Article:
Miami Art Week

Miami Art Week

Miami's reputation for beach bling exists peaceably alongside its emerging position as an international hub for art and design. 

Walk up Collins Avenue toward Art Basel Miami Beach and you might see the following: a green and orange spray painted Ferrari, a tray of Jell-O shots, a fallen palm leaf, and a poodle with a gold-plated collar. Miami is a city of juxtaposition, and today its reputation for beach bling exists peaceably alongside its emerging position as international hub for art and design.

In addition to Art Basel, Miami now hosts America’s installment of Maison&Objet.  It is also home to over 100 galleries and a dozen art museums, not to mention a slew of new buildings designed by international ‘starchitects’ like Zaha Hadid and Renzo Piano.

This isn’t the city’s first crack at reinvention, of course. Miami has had its fair share of ups and downs. The latest, a market crash during the financial crisis saw real estate values plummet and construction come to a near standstill. But the bounce back, bolstered by new financial regulation and an influx of (largely cash) buyers from Latin America has been equally remarkable. And the city’s renewed sense of identity is linked to the cultural renaissance that has accompanied the latest building boom.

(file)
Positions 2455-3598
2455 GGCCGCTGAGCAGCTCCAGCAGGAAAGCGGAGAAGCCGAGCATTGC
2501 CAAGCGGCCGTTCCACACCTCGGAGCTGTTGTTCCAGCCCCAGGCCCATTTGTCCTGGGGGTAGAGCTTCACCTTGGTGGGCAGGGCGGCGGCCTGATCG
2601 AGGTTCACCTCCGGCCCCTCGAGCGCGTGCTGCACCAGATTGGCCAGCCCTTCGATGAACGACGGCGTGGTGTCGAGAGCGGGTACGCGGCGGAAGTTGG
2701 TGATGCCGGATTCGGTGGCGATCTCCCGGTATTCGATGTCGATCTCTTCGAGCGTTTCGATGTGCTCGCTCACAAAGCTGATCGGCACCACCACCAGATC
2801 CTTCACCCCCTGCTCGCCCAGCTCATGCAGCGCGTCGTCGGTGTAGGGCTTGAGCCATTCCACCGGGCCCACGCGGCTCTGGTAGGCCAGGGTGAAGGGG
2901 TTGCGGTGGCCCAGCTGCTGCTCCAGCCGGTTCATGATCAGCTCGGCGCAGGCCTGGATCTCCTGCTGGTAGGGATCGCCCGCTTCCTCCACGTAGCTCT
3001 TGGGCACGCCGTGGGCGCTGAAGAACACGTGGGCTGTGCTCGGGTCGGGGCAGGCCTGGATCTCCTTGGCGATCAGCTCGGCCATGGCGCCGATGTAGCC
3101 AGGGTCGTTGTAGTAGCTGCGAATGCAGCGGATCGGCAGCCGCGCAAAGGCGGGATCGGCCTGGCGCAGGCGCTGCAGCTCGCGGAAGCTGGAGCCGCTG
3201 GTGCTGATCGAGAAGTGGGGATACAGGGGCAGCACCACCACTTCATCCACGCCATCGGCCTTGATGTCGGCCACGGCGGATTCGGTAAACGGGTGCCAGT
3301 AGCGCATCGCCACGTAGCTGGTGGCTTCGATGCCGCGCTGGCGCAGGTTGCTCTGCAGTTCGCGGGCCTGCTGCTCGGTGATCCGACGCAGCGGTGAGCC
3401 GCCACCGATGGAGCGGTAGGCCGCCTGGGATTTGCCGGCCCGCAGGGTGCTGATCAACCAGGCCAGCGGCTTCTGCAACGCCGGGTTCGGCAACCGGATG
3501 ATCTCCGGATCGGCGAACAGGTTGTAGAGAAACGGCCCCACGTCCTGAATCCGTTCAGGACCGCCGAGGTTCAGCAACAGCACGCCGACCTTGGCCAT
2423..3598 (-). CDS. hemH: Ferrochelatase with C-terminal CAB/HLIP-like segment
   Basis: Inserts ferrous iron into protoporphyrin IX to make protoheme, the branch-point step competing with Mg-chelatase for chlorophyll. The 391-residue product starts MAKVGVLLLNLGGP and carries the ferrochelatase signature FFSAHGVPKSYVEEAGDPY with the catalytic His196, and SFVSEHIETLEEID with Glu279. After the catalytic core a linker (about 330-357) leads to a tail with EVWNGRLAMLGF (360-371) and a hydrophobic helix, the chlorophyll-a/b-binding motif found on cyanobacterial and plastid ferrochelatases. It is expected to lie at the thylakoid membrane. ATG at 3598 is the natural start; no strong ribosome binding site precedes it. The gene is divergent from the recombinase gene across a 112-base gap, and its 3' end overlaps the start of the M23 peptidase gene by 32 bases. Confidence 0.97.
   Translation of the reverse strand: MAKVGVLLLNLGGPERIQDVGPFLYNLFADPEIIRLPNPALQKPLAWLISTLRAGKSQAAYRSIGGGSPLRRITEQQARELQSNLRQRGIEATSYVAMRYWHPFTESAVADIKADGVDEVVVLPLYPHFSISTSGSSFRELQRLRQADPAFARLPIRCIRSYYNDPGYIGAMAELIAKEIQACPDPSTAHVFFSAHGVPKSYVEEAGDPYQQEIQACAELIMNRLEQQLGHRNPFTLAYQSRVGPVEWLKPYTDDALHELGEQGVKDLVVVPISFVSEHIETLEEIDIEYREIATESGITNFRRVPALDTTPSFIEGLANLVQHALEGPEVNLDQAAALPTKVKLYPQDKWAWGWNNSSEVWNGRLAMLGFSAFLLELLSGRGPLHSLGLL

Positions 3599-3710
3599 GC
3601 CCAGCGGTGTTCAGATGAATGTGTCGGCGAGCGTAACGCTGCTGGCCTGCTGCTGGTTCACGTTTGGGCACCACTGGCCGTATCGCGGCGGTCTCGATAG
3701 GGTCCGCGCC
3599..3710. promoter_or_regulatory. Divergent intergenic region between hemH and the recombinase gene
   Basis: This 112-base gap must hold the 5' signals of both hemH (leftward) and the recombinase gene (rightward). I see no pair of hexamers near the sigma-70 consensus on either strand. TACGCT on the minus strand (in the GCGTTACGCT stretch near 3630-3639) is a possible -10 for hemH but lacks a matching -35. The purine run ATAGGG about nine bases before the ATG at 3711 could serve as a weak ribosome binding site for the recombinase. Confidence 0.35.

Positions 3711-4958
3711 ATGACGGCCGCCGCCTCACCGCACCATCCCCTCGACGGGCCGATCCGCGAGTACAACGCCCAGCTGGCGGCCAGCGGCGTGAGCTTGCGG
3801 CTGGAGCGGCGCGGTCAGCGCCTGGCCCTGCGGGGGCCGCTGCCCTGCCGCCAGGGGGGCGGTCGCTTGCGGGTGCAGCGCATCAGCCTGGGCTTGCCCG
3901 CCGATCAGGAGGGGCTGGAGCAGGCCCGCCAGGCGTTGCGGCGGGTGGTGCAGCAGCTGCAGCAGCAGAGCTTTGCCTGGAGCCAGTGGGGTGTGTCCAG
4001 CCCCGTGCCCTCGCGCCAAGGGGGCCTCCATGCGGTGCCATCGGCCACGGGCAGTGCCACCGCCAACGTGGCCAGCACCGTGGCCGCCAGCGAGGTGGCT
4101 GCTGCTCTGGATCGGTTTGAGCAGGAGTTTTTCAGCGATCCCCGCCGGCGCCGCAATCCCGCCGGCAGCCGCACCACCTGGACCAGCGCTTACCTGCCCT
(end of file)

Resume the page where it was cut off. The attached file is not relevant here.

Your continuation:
Local developers, many of them avid art collectors, are even incorporating art pieces into their luxury buildings. At Oceana Bal Harbour, a new luxury tower currently under construction on the north end of Miami Beach, Argentinean developer Eduardo Costantini purchased two Jeff Koons sculptures, ‘Ballerina’ and ‘Pluto and Proserpina’ that will become permanent fixtures in the building.

The pieces will be on display in a central open-air breezeway facing the Atlantic Ocean; and, as part of their property purchase, residents will own a stake in the sculptures as well as a selection of additional yet-tobe-determined art pieces on display in the lobby. “Today’s affluent homeowners are well travelled, cultured and appreciate fine art more than ever,” Eduardo Costantini says, “Many of them are art the collectors in their own right.”

While art is finding its way into an increasing number of private and public spaces around the city, Art Basel Miami Beach remains the eye of the storm. And each December the world’s most influential designers, gallerists, enthusiasts and collectors gather to attend everything from commercial projects to cultural programing.

In the high-octane art market of recent years, the first hours of the Art Basel Miami Beach art fair were generally marked by a frantic rush at the door followed by fierce competition in the more-than-200 booths that fill the convention centre. This year, however, the mood was muted. At the VIP preview the aisles were noticeably less crowded – the fair reported attendance was down by 9.4% compared with last year.

Still, most dealers reported steady sales, even if the deals took a little longer to close. Paul Kasmin Gallery, which was showing works by several artists for the first time, including Bosco Sodi and a large-scale work by Lee Krasner, sold the latter titled ‘Storm’ (1963) for US $6 million. Acquavella Galleries also enjoyed a successful opening day, including the sale of a 1964 Kenneth Noland, ‘Mach II’, in the region of its US $1.25 million asking price, as well as a 2014 Miquel Barceló painting, ‘Little Big Bang’.